Note on ORM/URM: I am Hispanic (my mother's family is from Cuba). I had sort of a rough upbringing which is related to me dropping out of high school. However, I am white-passing and grew up in a predominantly white area. My childhood was sort of white-washed because of that. For example, I never learned to speak Spanish because my mother didn't want me to stand out that way. At the same time, I've never really felt discriminated against or disadvantaged due to the fact that I am Hispanic, so I was not going to indicate that I am URM anywhere on my application. I just do not feel that I fall into the URM demographic and want to make sure that status is reserved for those who do. Maybe that's not the best approach for my chances of getting in, but I feel like it's the right thing to do.

I know that's a lot and thank you very much to anyone who took the time to read it. My main question is: Assuming that I can get some shadowing before I actually apply (and possibly get more clinical volunteering hours) is my lack of clinical experience going to be so much of a factor that I should delay my application by one year to get more? Any other insight is welcomed and much appreciated as well.
 
Last edited:
Mar 18, 2019
426
752
Status (Visible)
  1. Pre-Medical
Wow, it sounds like you have an intriguing story and I am sure your past experiences will inform a successful career as a physician! Coupled with your stats, I only see one flaw in your app that you've already touched on, that being your lack of clinical experience. My advice (as an applicant myself) would be to perhaps consider a position as a medical assistant, CNA, EMT, scribe, etc. Your GPA is great and provided you do well on the MCAT, the only thing standing in your way is that you potentially lack the ability to speak to why you want to be a physician (beyond liking science and wanting to help people).

Also, to address your last point, I would be honest about your demographic information on your application. If you're Hispanic, say so. By selecting your correct R/E designation you're not saying "I'm disadvantaged!" - there's another box to state that if you wish.
 
  • Like
Reactions: 1 users
May 16, 2020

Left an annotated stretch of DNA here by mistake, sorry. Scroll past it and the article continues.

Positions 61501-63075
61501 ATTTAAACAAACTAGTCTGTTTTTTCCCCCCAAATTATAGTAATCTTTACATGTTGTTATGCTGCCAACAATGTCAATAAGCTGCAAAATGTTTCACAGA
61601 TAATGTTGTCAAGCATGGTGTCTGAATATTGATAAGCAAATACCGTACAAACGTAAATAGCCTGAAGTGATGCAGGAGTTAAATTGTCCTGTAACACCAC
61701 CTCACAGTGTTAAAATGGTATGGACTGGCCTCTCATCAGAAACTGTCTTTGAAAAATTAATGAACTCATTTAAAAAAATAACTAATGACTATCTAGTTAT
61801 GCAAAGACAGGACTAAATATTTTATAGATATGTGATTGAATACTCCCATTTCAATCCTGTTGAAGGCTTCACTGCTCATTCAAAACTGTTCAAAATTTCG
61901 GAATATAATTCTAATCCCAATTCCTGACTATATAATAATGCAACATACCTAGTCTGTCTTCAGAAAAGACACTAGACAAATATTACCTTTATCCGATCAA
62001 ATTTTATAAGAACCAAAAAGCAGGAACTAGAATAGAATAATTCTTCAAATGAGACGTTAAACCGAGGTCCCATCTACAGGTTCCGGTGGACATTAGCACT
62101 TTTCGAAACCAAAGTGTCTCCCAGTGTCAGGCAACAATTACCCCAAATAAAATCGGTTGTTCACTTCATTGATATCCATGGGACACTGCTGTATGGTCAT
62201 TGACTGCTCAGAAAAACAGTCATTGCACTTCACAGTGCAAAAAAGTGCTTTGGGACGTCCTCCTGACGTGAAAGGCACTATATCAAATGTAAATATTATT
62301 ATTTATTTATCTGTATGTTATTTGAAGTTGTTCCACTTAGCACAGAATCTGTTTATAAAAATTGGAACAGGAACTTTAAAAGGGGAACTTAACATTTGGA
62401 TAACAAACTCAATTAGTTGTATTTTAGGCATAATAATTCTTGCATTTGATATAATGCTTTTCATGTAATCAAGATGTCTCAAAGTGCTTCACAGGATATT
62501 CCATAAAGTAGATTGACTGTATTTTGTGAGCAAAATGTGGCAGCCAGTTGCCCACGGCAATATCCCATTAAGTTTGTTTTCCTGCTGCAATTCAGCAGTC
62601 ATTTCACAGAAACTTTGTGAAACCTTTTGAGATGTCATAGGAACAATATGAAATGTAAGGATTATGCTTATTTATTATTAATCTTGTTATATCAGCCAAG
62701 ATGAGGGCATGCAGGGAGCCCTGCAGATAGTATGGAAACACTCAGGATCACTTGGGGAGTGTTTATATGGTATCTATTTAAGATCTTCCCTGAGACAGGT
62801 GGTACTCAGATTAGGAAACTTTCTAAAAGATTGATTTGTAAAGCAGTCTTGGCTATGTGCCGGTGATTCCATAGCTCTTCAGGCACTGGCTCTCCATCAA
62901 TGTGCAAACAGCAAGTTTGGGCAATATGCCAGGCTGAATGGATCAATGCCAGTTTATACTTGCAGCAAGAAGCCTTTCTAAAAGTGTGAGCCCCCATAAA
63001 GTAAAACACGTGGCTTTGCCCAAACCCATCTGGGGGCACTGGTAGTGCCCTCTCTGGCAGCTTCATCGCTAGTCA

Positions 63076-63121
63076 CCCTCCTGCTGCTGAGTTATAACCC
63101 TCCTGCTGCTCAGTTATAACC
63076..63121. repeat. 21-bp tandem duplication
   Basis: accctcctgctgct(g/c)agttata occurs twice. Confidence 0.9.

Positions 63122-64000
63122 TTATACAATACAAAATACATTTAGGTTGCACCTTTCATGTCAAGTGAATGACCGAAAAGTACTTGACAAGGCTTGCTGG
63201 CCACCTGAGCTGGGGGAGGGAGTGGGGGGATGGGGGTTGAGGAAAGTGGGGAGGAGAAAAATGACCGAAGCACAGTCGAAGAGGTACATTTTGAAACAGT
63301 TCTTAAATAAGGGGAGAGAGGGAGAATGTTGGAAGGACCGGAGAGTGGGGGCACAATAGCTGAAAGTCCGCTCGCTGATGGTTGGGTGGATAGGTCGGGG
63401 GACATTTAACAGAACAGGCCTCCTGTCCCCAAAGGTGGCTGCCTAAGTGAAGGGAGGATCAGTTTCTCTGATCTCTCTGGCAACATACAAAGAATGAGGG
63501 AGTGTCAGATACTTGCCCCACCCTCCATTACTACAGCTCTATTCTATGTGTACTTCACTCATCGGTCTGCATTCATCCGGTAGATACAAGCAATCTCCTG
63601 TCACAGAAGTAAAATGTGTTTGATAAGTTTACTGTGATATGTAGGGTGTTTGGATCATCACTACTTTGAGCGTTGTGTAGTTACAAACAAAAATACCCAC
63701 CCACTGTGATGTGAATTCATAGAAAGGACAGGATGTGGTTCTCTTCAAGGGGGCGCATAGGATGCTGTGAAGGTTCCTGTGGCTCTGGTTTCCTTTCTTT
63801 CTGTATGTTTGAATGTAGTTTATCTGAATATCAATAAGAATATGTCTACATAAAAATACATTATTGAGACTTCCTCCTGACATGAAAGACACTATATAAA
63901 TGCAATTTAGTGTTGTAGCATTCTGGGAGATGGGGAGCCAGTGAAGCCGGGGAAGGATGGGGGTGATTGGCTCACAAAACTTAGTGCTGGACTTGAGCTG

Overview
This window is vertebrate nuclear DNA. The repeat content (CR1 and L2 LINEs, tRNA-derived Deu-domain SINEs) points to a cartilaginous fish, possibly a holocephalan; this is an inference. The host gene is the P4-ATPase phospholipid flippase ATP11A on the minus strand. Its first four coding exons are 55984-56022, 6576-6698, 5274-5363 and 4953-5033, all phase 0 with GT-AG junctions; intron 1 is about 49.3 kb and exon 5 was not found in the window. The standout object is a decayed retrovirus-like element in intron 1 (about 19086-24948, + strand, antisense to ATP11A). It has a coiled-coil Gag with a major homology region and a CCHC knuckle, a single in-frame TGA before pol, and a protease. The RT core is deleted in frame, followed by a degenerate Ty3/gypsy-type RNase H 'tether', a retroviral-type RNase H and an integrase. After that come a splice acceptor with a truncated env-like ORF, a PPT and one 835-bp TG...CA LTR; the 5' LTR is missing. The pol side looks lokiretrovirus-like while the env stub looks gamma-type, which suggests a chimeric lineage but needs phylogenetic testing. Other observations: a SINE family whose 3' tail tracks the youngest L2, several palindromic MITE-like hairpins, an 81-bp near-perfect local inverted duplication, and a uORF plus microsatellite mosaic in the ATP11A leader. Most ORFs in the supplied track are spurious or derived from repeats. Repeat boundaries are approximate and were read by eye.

633
1,566
Somewhere in New England
Status (Visible)
  1. Attending Physician
  2. Academic Administration
You already have a lot of hours of volunteering in the ED; you just need a little more volunteering and some shadowing (can you shadow any of the ED docs to start?) If you get a decent score on the MCAT, I don't see any reason to wait an extra year.
 
  • Like
Reactions: 1 users
About the Ads
Sep 16, 2020
5
0
Status (Visible)
  1. Pre-Medical
Wow, it sounds like you have an intriguing story and I am sure your past experiences will inform a successful career as a physician! Coupled with your stats, I only see one flaw in your app that you've already touched on, that being your lack of clinical experience. My advice (as an applicant myself) would be to perhaps consider a position as a medical assistant, CNA, EMT, scribe, etc. Your GPA is great and provided you do well on the MCAT, the only thing standing in your way is that you potentially lack the ability to speak to why you want to be a physician (beyond liking science and wanting to help people).

Also, to address your last point, I would be honest about your demographic information on your application. If you're Hispanic, say so. By selecting your correct R/E designation you're not saying "I'm disadvantaged!" - there's another box to state that if you wish.

Thanks for your reply and the useful information. I appreciate your advice on how I should approach including my demographic information, I didn't know that there is a separate option to indicate that I come from an URM. That's all great advice on ways to buff up my clinical experience. I had considered most of those at some point but was a little turned off to them because I work full time and am studying for the MCAT, and as far as I know most of those positions are "jobs" in the typical sense, so it would be hard for me to take that on right now. If I could find a volunteer scribe position that would be great, but the positions I've found in my area require a time commitment that I just can't accommodate right now. I know you are also applying, but based on what you've read and your understanding of the process, would it be wise to delay my application based on that factor (assuming I can get a reasonable amount of shadowing in between now and when I submit the application).